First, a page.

a: i don’t know if it was necessarily kept secret but it was one of those things we came to not talk about. i visited my grammy in the hospital and got to hold her hand shortly after surgery. i remember strongly the sight and smell of iodine and how it discolored her skin.
q: what kind of treatment did your grandma have, do you know, or do you remember?
a: she went through aggressive chemo treatment and a single mastectomy.
q: did your grandma survive breast cancer?
a: yes, she was a 20 year survivor when she passed away of a brain aneurism.
q: you were faced with an opportunity to express support – kind of a pivotal moment for Gram, even though you weren’t aware at the time what your reaction would mean for her – can you describe what happened?
a: my son and i had moved in with her after a life event and i had found her bra pad in with my laundry out of the dryer. i took it to her and she looked really embarrassed i had seen it. i looked her in the eye and told her she doesn’t have to be embarrassed around me about that. i got to tell her then how strong i felt she was for having survived such a difficult thing. the survival rate wasn’t very good back then and i remember how harsh her treatments were. i had always felt proud of how valiantly she fought that battle.
q: what did you think it was? did you understand what it was, or what it was for?
a: yep, i knew. i had seen it before and grammy had a catalogue of products like it i saw when getting the mail one time.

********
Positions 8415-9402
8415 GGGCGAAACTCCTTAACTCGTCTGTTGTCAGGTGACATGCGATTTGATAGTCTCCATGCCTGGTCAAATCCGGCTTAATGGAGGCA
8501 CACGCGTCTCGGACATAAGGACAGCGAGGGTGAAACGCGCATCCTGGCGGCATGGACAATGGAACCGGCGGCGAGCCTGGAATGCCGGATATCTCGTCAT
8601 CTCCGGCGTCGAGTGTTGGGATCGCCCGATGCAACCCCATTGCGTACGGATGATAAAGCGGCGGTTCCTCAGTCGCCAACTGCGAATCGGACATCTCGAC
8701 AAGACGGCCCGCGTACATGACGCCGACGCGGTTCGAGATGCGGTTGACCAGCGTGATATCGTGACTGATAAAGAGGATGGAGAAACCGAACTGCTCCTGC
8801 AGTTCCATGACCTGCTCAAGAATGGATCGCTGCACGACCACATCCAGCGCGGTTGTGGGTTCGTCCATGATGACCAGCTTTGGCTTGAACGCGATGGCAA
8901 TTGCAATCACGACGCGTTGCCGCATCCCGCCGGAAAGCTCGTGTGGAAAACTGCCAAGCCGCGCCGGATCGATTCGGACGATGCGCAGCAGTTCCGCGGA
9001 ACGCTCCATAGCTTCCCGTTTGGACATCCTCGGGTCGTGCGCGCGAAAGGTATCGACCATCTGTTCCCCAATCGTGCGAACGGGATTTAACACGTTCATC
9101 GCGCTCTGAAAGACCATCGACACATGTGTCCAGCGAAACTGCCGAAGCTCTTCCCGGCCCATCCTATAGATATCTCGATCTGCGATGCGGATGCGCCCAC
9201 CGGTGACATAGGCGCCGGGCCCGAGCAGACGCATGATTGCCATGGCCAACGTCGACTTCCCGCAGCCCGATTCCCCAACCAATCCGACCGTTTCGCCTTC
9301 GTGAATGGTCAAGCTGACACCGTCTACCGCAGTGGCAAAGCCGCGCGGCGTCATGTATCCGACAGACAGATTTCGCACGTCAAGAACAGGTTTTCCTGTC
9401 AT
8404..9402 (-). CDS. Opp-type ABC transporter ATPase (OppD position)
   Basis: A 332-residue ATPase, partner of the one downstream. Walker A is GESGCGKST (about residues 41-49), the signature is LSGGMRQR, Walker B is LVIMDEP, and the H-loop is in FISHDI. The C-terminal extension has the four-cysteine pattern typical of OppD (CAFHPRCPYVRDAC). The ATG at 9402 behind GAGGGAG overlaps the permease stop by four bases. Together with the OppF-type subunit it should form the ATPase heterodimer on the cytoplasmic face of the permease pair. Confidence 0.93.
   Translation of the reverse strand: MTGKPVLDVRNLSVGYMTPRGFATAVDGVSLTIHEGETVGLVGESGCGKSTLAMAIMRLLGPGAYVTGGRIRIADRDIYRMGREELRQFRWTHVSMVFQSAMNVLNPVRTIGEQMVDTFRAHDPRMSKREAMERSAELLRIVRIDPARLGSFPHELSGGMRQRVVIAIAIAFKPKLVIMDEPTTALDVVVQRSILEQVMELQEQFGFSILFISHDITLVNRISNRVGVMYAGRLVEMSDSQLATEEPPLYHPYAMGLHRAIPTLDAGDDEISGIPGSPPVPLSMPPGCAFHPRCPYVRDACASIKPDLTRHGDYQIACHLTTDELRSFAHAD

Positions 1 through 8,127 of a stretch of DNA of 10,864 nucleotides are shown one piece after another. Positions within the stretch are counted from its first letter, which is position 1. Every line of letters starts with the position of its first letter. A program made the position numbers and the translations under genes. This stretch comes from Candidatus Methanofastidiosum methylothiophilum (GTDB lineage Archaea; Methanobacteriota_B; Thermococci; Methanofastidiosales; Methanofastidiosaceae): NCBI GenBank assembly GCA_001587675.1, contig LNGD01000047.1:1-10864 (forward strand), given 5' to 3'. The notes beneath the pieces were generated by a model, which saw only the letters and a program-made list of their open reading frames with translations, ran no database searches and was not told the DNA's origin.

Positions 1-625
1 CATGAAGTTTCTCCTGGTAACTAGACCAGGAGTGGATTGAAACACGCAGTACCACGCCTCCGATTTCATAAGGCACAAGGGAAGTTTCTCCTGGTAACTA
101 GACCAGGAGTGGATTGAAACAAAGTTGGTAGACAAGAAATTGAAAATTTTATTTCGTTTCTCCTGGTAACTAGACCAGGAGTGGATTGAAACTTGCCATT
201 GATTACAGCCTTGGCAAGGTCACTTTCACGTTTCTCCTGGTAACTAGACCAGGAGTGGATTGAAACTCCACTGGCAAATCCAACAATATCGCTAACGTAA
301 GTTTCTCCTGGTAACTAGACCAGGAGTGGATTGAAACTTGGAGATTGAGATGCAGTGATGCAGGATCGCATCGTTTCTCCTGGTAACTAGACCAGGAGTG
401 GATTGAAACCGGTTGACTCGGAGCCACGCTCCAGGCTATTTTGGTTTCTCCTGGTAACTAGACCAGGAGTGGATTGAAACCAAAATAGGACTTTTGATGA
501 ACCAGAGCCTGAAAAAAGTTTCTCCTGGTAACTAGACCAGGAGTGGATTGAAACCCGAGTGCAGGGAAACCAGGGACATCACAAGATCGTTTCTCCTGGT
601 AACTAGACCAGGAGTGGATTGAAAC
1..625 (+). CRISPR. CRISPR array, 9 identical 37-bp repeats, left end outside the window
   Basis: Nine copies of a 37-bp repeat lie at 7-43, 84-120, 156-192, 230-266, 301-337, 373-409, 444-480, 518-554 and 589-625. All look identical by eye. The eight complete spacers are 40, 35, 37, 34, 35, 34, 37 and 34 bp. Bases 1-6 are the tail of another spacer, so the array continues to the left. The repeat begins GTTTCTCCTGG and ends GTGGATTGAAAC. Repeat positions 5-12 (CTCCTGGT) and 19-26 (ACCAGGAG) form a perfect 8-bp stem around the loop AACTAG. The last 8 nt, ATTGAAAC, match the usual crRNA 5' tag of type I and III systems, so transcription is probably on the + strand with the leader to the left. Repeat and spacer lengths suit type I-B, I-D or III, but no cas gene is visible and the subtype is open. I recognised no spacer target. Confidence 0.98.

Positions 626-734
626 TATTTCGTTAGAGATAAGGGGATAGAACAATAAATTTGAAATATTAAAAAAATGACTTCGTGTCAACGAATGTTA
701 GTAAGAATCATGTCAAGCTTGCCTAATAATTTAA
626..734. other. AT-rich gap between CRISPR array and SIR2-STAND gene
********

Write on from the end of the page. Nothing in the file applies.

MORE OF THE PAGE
q: what do you think that moment meant to her, at the time? what was her reaction? how did it help you understand what she was going through? was she able to answer your questions openly?
a: i hope that she was able to know that i accepted what happened a long time ago and that i never thought it to be anything she should be ashamed of. it helped me understand that even though the event had happened nearly twenty years prior, her mastectomy still was a source of pain for her. we always talked openly when we discussed things like this and it was a learning and strengthening event for us. she was more comfortable speaking about her surgery around me.
q: what is your perception of how breast cancer affects women?
a: i think ultimately it comes down to who is affected. some of the survivors i know of weren’t prepared for the after effects of their surgery and it is something they feel the need to hide completely. others i know have taken ownership of what happened and they count themselves proud survivors of a battle that some aren’t able to win still.
q: what do you think about the scars of breast cancer survivors?
a: i think that everyone has scars, either internally or externally. i think that those scars help paint the portrait of your life. for instance, i have several scars from my more rough and tumble years and a few from my world famous cycling accident a few years back. when people ask me about my scars, memories come flooding back to life as though i had lived that experience yesterday. i think that there is a great power in the scars of the survivors of breast cancer. you have the ability to remember the strength you felt when you found that you defeated a very powerful opponent. i can only hope if i ever have a similar battle that i can do so with the courage and determination that my grandmother showed me.
q: how do you think your grandma would feel about the of scars project, if she were here to see it today?
a: haha, my grammy was very demure; i don’t know if she would have approved but i know she would have loved the spirit that you have. and until the day she was taken from us she supported every survivor or woman going through treatment like a rock. i think she would have secretly loved it though.